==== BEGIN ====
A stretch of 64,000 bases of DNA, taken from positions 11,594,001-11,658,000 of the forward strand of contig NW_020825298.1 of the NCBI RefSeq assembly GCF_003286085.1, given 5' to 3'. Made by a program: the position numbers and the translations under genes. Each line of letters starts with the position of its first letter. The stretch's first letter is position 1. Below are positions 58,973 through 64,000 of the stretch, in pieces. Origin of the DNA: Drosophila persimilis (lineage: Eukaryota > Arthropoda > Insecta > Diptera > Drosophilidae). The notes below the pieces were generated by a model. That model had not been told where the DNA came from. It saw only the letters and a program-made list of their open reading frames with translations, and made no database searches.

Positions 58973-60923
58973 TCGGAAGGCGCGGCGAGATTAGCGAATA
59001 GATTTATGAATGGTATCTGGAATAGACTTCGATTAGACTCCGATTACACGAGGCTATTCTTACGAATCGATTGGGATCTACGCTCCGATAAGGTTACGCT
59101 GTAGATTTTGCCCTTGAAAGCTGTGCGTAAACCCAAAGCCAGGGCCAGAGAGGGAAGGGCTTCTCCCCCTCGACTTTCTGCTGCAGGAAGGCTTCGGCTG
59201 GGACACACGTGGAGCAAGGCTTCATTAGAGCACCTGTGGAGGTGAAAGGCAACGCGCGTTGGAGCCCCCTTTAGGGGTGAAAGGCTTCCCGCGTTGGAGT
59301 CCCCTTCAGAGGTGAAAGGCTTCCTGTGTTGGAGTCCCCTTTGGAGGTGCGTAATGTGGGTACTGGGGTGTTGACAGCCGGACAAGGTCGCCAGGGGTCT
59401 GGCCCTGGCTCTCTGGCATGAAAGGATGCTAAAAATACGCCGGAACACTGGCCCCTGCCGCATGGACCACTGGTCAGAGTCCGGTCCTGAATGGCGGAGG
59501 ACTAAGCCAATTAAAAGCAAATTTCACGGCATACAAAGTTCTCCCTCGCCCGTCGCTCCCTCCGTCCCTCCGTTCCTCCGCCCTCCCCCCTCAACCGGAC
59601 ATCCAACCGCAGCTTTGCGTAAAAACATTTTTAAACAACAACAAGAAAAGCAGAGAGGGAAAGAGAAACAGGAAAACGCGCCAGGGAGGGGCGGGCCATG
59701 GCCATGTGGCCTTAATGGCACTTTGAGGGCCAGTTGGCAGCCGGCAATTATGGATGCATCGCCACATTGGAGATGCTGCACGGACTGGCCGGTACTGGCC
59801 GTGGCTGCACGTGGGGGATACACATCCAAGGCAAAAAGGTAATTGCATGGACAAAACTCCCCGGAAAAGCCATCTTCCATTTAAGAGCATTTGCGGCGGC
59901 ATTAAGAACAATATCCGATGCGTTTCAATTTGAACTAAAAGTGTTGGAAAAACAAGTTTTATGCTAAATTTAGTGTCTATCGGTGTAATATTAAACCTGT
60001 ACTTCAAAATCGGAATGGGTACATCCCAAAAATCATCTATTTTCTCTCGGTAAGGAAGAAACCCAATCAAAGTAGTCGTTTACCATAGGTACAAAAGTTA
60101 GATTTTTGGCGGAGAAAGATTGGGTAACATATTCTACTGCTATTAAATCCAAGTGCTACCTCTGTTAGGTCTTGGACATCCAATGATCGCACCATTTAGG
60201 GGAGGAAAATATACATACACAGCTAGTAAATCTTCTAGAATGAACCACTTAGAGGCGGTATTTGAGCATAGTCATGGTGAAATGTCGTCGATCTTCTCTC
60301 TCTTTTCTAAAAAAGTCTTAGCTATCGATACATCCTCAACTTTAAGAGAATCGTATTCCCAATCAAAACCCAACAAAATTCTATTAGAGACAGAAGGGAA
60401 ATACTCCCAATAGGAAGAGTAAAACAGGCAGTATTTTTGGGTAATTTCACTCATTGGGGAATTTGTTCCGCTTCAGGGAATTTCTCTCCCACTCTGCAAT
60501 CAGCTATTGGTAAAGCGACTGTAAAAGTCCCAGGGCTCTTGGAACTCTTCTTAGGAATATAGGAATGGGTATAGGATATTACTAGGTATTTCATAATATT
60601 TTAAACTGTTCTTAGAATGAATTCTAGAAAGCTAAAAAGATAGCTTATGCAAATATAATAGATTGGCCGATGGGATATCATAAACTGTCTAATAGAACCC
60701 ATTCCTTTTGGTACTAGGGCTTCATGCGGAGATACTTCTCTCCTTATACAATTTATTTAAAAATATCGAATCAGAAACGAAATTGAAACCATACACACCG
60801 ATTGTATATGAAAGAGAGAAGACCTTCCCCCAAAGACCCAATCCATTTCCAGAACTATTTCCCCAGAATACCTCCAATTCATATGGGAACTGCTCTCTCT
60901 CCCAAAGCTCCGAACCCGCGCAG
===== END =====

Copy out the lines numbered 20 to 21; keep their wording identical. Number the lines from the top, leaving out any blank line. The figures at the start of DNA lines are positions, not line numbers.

60601 TTAAACTGTTCTTAGAATGAATTCTAGAAAGCTAAAAAGATAGCTTATGCAAATATAATAGATTGGCCGATGGGATATCATAAACTGTCTAATAGAACCC
60701 ATTCCTTTTGGTACTAGGGCTTCATGCGGAGATACTTCTCTCCTTATACAATTTATTTAAAAATATCGAATCAGAAACGAAATTGAAACCATACACACCG